Nick Saban with CFP trophy
Nick Saban's onside kick call tipped the scales of the national championship game in Alabama's favor. Getty

In Nick Saban’s own words, Alabama was having trouble containing the Clemson offense led by Deshaun Watson. So he took an uncharacteristic gamble.

"We weren't playing very well on defense," Saban told reporters after the game. "It was a tie game. I thought we needed to do something that was going to change the momentum of the game. That certainly did."

What the five-time national championship coach is referring to is the turning point in Monday night’s CFP National Championship Game. A surprise onside kick from Alabama that caught Clemson napping and altered the course of the game for good.

As ESPN’s Bomani Jones pointed out, the play crucially denied the Tigers a possession in the final quarter. It allowed the Crimson Tide an opportunity to take the lead without having to give the ball to a Tiger offense that wound up accumulating 550 yards and 40 points.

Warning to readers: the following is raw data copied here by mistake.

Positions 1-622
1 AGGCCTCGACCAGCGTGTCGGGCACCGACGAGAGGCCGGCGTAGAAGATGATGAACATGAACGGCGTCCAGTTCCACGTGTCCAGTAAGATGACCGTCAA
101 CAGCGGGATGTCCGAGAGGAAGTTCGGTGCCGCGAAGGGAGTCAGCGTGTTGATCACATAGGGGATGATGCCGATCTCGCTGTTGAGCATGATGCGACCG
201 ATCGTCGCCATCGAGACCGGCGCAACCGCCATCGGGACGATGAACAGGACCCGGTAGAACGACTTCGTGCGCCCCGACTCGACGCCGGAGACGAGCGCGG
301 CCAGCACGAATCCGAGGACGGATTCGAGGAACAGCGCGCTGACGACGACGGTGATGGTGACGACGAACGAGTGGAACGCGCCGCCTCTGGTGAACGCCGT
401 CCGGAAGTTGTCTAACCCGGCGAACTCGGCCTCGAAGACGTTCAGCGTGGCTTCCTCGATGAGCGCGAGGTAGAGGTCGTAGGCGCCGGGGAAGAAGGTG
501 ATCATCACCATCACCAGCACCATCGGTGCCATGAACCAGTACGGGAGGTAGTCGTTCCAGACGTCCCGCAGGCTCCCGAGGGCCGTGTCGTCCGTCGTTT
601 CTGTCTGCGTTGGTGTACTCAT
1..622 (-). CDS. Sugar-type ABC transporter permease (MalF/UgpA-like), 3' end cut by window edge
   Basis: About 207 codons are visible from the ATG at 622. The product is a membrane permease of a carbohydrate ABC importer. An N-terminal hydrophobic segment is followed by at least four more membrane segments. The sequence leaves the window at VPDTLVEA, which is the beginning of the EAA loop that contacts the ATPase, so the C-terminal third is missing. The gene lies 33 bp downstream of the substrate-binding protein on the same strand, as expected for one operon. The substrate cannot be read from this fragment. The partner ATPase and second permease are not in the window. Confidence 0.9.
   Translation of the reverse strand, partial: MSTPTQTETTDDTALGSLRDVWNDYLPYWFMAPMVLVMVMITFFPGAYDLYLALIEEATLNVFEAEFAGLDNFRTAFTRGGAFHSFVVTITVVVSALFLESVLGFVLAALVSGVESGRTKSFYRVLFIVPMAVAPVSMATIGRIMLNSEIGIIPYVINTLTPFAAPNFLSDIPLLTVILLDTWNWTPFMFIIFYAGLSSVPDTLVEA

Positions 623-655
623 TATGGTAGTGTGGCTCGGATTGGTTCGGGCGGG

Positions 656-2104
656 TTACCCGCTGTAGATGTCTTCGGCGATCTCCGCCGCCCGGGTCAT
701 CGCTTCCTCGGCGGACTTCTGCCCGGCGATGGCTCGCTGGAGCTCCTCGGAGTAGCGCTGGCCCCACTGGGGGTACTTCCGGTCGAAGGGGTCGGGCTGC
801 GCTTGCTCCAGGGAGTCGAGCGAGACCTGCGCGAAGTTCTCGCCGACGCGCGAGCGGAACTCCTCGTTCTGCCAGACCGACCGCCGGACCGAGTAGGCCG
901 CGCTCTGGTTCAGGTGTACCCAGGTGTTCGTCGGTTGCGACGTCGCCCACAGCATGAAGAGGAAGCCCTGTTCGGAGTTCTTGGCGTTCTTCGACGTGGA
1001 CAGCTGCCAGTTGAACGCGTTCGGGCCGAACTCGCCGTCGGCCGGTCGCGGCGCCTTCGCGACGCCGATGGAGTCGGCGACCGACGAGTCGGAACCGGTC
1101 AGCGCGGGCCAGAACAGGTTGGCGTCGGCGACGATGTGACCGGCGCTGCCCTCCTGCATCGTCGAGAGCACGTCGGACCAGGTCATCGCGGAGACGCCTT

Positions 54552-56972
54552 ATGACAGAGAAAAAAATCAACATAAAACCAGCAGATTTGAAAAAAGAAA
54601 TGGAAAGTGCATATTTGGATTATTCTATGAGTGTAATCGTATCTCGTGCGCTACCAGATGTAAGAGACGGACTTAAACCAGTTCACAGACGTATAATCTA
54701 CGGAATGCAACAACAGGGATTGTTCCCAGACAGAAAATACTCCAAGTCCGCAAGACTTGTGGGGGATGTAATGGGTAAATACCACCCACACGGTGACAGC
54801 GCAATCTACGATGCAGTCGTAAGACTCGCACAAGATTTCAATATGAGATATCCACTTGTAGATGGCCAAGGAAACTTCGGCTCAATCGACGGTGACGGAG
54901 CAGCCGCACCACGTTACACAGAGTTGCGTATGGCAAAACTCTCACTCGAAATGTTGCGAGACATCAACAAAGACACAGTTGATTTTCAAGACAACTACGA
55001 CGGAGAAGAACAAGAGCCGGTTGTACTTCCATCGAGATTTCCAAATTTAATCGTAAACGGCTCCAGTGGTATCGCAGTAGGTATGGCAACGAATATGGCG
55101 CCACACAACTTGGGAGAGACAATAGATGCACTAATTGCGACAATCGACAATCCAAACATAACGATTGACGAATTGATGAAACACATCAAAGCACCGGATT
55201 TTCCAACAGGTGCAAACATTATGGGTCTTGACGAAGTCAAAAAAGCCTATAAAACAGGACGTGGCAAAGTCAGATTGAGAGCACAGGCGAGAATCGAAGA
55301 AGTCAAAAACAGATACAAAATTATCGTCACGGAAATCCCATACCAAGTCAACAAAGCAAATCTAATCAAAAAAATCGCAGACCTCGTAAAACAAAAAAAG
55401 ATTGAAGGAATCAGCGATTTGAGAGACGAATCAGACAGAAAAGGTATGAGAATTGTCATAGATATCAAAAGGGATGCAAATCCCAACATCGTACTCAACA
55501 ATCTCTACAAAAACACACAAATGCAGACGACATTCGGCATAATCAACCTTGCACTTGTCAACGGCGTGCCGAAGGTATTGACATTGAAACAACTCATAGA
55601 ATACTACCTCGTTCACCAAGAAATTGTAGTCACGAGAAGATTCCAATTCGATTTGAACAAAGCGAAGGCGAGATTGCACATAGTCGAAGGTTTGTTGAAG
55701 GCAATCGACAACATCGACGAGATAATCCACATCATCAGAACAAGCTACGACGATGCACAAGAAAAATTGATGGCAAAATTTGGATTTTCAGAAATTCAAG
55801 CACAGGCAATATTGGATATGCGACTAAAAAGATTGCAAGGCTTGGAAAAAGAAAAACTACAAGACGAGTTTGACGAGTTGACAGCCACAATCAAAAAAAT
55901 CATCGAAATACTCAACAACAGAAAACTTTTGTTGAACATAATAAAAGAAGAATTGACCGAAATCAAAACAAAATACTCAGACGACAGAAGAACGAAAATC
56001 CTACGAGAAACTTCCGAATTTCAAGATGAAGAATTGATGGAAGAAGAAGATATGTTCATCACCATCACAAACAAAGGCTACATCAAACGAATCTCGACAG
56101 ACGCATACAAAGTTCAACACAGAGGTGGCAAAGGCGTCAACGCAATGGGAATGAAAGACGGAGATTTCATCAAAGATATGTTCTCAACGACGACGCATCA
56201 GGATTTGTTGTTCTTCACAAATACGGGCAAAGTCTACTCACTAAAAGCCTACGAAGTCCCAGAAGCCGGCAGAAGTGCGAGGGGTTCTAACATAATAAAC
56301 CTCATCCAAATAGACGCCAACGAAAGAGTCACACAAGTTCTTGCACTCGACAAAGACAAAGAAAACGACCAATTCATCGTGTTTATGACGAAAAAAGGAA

Alabama kicker Adam Griffith had just tied the game at 24 with a 33-yard field goal with 10:39 on the clock. The ensuing kickoff was well-executed by Griffith, bouncing up into the air and landing in the arms of special teamer Marlon Humphrey in-stride as if he was the intended receiver of an over-the-shoulder throw. Two plays later Jake connected with O.J. Howard for a 51-yard touchdown and 10 points in a 49 second span.

“This guy [Deshaun Watson], in my opinion, is the most dynamic quarterback since we played against Cam Newton in 2010. And he certainly didn’t disappoint,” Saban said. “I felt if we didn’t get ahead in the game at some point in time that we couldn’t just trade serves with ‘em.”

His gamble paid off. It gave the Crimson Tide a lead they wouldn’t relinquish and helped win Saban his fifth national championship as a head coach.

According to Griffith, the kick is something the team has worked on all season.

“We practice it every week, once a week,” Griffith said on the field following the victory. “Before the game we talked about doing it, you know, sometime during the game, I don’t know when. But the score was pretty close, coach Saban called it, And [we] went out there and did it.”

The play even forced Saban to crack a rare in-game smile:

Alabama went on to win the game, 45-40, securing their fourth national title in seven seasons.